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Royal St. John’s Regatta committee president wants to grow sport across the province

The Barry Group take the lead in the first women’s race against Key Assets of St. John’s at the 2018 Corner Brook Regatta Saturday morning at Brake’s Cove. The Humber Valley Rowing Club women’s team won the race.
The Barry Group take the lead in the first women’s race against Key Assets of St. John’s at the 2018 Corner Brook Regatta Saturday morning at Brake’s Cove. The Humber Valley Rowing Club women’s team won the race. - Dave Kearsey

People rowing in every nook and cranny in the province would create the perfect picture for St. John’s native Chris Neary.

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Neary, who took over as president of the Royal St. John’s Regatta Committee in January with the 200th anniversary race on the horizon, is focused on promoting the various regattas held annually throughout the province with hopes of growing the numbers in fixed seating rowing right across the province.

When Neary took over the helm this year, his priority list included a commitment to send regatta committee members to regattas in Placentia, Harbour Grace, the 200th St. John’s Royal Regatta and the Corner Brook Regatta to do what he could to offer support to the organizing committees and promote the sport in any way they can including through social media outlets.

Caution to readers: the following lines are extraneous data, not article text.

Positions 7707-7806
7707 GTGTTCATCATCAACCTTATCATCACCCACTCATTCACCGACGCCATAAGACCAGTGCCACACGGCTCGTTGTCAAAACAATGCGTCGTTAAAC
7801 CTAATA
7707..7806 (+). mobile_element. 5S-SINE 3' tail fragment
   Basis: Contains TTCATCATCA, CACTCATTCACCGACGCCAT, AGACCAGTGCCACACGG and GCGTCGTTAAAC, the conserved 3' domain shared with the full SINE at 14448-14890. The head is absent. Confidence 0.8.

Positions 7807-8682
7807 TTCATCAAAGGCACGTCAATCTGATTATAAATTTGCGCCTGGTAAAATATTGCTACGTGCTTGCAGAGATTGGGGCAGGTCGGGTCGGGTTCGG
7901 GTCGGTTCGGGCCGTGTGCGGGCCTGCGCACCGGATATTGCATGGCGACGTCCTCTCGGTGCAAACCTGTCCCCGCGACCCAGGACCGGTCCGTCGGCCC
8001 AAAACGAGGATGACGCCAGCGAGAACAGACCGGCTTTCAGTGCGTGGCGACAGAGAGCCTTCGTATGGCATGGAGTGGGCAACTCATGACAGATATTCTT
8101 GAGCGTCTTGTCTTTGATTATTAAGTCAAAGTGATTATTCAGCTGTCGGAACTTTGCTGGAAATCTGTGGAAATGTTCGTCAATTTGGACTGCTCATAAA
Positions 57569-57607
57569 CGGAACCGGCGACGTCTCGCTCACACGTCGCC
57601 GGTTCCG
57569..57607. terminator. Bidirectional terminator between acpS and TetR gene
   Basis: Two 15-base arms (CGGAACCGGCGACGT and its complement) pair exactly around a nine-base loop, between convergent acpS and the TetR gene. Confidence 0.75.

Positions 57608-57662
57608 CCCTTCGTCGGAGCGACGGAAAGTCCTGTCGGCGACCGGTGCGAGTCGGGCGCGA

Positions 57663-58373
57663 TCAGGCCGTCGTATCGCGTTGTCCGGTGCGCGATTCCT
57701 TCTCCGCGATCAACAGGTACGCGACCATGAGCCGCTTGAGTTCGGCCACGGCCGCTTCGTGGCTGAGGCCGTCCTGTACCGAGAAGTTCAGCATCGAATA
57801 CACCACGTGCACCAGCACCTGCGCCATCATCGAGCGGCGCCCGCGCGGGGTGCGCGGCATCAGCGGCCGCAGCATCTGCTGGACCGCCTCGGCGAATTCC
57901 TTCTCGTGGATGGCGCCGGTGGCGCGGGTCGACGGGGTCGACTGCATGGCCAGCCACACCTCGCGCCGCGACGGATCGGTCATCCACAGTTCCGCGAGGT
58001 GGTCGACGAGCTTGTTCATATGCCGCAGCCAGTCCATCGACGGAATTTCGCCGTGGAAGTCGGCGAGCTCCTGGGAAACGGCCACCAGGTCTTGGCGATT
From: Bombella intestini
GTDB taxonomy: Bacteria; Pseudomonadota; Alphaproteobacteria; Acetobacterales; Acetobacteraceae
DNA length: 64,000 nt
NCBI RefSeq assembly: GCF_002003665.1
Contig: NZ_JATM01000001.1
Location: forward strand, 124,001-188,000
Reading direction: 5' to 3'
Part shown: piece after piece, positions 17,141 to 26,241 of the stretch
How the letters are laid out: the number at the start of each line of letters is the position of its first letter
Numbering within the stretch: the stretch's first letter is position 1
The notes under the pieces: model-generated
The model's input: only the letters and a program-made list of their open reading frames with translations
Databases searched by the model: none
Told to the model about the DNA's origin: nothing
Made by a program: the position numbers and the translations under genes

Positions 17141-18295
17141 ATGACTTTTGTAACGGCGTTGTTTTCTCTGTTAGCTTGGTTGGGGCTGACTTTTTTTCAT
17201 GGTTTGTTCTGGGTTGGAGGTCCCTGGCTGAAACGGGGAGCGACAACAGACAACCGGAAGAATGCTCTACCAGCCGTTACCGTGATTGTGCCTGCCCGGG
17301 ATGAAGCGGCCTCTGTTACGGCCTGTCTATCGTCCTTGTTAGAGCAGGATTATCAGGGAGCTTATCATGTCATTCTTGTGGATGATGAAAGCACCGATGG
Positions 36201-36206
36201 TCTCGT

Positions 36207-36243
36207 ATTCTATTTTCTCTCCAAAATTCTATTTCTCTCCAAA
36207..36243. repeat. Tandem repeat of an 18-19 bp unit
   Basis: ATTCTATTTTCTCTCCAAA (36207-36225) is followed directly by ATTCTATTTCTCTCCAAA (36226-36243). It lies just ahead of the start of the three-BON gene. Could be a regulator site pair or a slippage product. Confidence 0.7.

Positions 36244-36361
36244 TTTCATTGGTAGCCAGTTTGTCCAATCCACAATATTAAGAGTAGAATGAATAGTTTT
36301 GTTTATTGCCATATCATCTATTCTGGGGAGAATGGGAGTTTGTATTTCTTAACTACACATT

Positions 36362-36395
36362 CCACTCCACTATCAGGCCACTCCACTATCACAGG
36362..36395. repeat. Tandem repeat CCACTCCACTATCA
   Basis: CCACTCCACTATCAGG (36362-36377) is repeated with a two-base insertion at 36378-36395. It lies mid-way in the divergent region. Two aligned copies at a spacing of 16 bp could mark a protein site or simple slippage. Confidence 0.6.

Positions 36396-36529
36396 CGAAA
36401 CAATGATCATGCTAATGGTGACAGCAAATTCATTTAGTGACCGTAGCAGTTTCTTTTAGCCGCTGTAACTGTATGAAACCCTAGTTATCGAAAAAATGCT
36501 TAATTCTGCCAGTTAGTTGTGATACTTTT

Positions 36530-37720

Neary, vice-president Brad Power and general manager LeighAnne O’Neill were on hand for the Corner Brook Regatta on Saturday and they were pleased with how everything unfolded.

Neary said he was impressed with how a small organizing committee was able to put off such a great event whereby food, music and refreshments added to the festive atmosphere that met them at the dock when they arrived. He gave the organizing committee a big thumbs up for checking off all the boxes for all the things that were key to making it a great event.

He was pleased to see there was a good crowd on hand to watch all the action and people from all walks of life were all smiles as they watch the rowers battle high winds and strong currents in an effort to get through the race.

“They should be proud of themselves because they had a great turnout and I never spoke to a single person out there who said they didn’t enjoy themselves so it certainly a great day,” Neary said Tuesday from St. John’s.

Neary believes the various regattas see the profile of their event raised when he and members of his committee are on hand because they make every effort to promote it through various social media avenues and continue to support the growth of the sport across the island by encouraging rowers on both sides of the province willing to travel across the province to show support for those with a passion for the sport.

For Neary, it’s all about being willing to help groups get rowing going and helping them grow the sport. He would love to see more people in the boats next summer and would love to see more and more west coast boats going to the east coast and vice-versa.

Neary actually found himself in the boat in Corner Brook after he was asked to fill in as coxswain for Key Assets of St. John’s when their coxswain wasn’t able to make the road trip to the east coast.

It was something he did almost a decade ago when he discovered the Corner Brook regatta as an avid rower at the time and he was happy to get back to the west coast again.

He had a lot of fun back then and it was no different this time so it’s safe to say he had no qualms about where he spent the weekend.

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